What Happened to Baseball Card Packs on Every Corner?

Kids and cards won’t mix unless they’re easier to find.

If you’ve over 30 and still involved in the hobby, your favorite memories as a kid probably involve buying packs of cards. In the late 1960s and 70s, you could find them everywhere and I vividly remember the variety of places I plunked down a dime and grabbed a pack (or two if I could manage to save that much).

The local grocery store always had a couple of boxes in the candy rack. So did the dime store.

1967 Topps baseball packK-Mart usually had them. In ’74, they had vending machines between the double doors at the front of the store. 5 cards for a nickel. I pushed my nickel in and the first card that popped up was the #1 Hank Aaron.

In ’72 I remember buying a couple of packs at a nearby bakery and being disappointed because they turned out to be leftovers from ’71(it was the coin insert that fooled me). Even liquor stores had them on the counters, which made an otherwise nothing stop on the errand trail something to look forward to.

In ’75, I walked into a shopping mall variety store in a bigger city and my brain was spinning. They had boxes and boxes of Topps cello and wax packs sitting on a display case. I think I had a dollar to spend. I found two cello packs with my once-beloved Cardinals on the front and one or two wax packs (regular packs as we called them then).

I think about all of the hand-wringing that’s out there now over kids disappearing from the card collecting hobby and wonder why one of the more obvious possibilities is seldom talked about. Go into any of the places I just mentioned these days and the only place you can be pretty much guaranteed of finding packs and boxes is K-Mart (or modern day equivalents Target and Wal-Mart). That eliminates a lot of villages or towns not blessed with a big merchant.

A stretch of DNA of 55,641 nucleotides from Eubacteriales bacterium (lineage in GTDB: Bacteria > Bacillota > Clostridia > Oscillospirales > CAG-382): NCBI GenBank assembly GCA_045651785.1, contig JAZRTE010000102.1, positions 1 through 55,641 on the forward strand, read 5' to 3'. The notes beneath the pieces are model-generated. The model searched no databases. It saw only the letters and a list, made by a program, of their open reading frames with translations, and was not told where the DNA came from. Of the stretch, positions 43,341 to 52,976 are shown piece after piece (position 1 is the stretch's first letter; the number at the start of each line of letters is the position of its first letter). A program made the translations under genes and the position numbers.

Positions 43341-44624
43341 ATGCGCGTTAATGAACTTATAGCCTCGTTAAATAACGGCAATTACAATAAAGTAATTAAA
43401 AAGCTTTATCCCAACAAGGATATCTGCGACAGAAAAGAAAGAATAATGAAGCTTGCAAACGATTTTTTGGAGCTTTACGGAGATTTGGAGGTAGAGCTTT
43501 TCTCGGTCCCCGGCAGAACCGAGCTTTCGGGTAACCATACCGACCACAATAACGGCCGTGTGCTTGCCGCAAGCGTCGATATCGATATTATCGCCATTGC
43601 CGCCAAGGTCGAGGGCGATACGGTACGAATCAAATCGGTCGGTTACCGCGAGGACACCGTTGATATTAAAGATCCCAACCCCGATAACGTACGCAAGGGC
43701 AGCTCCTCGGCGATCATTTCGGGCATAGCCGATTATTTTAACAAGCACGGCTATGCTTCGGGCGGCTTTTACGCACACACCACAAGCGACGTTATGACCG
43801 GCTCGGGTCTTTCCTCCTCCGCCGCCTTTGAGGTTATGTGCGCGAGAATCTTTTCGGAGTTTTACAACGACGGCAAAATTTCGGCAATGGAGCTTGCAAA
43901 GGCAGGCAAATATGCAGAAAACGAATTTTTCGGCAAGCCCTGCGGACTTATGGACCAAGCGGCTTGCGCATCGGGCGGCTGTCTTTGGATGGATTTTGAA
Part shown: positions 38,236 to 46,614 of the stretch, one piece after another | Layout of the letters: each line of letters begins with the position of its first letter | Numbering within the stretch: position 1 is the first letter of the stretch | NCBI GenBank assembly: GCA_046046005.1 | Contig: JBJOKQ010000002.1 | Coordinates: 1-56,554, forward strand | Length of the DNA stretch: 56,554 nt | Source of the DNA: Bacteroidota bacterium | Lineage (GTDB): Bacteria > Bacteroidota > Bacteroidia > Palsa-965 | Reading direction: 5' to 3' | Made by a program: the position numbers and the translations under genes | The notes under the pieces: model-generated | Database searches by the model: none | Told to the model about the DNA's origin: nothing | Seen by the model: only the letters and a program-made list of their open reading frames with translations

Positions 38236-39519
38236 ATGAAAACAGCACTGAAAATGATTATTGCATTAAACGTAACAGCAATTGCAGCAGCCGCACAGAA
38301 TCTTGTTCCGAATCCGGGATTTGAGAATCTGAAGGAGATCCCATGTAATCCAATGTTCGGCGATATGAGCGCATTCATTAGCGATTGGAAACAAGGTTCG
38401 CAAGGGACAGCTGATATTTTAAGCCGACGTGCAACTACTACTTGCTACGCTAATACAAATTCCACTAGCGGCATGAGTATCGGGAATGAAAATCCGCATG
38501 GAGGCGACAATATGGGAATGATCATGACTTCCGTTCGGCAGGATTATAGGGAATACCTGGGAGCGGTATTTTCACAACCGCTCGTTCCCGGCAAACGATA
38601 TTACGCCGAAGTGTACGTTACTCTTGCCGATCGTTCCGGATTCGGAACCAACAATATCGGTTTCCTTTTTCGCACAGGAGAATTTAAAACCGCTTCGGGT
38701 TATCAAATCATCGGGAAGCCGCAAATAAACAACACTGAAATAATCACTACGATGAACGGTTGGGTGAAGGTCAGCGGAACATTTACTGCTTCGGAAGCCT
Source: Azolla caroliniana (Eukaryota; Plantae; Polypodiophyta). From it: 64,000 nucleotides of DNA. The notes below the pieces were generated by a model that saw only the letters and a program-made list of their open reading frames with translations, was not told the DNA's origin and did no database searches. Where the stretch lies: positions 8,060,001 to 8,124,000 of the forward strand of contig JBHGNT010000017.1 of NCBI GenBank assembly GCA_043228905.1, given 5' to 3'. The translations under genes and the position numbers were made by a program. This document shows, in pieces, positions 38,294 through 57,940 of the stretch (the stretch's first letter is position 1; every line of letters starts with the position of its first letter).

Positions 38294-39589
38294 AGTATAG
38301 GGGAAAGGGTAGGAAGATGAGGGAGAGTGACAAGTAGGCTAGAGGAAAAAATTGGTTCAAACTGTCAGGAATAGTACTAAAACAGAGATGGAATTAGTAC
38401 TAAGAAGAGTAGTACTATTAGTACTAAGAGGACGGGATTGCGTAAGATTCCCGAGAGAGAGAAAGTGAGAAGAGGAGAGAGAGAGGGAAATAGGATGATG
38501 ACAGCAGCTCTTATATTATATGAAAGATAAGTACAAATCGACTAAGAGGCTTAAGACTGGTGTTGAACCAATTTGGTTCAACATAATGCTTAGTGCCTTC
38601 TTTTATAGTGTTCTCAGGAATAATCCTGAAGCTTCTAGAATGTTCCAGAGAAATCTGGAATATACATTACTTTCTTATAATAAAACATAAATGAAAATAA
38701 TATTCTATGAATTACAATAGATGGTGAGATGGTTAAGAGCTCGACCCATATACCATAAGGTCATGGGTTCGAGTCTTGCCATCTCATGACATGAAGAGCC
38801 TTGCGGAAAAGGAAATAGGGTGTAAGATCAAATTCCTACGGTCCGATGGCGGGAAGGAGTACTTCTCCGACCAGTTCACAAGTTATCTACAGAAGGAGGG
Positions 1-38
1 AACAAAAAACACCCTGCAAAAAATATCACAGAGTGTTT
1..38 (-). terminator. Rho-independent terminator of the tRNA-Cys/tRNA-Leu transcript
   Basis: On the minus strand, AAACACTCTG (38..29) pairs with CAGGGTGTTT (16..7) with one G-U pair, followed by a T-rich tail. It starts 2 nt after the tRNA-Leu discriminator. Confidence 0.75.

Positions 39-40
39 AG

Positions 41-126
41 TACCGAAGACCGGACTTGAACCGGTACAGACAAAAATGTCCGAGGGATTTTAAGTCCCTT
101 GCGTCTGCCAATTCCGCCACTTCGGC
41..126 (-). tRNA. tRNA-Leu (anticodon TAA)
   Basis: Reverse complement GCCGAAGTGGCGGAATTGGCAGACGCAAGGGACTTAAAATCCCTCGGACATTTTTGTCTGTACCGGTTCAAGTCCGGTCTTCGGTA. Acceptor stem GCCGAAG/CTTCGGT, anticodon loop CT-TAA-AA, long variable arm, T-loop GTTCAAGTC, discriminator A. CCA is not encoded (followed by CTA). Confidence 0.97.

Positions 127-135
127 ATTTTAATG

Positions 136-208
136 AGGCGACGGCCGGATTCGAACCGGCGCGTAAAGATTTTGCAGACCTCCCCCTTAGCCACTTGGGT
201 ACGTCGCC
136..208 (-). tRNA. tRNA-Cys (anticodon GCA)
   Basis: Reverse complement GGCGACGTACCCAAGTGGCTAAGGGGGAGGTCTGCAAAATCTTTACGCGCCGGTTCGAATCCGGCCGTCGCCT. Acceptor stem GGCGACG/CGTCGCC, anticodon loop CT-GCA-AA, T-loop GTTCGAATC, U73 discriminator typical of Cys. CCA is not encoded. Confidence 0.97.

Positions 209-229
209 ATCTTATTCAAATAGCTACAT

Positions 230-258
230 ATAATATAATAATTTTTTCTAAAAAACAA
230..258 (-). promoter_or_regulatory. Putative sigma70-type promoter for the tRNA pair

If the card companies want kids to start collecting and keep collecting, they need to do what they can to get as many different stores as possible to carry cards. You can’t buy what you can’t see. It’s out of sight, out of mind for many, I suspect, who are then distracted by a video game or some other kind of hip candy product. They should be on the counter at the gas station, or at least under it. They should be near the checkout at the market so when Mom or Dad is checking out, the kids have a chance to beg them for a pack or buy one themselves. We’ll save the pack-searching problem for another day.

Maybe they’re trying and the merchants aren’t cooperating. I don’t know. And I’m not trying to drive business away from hobby shops. It’s just that cards are often an ‘impulse buy’ and getting them in front of potential customers, young and old is something that isn’t happening. I feel bad for kids who want to buy them like we old folks once did but get tired and frustrated having to look too hard.


  1. […] had found one of our stories on 1970s baseball cards in which a reference was made to nickel sports card vending machines that you used to see in places like […]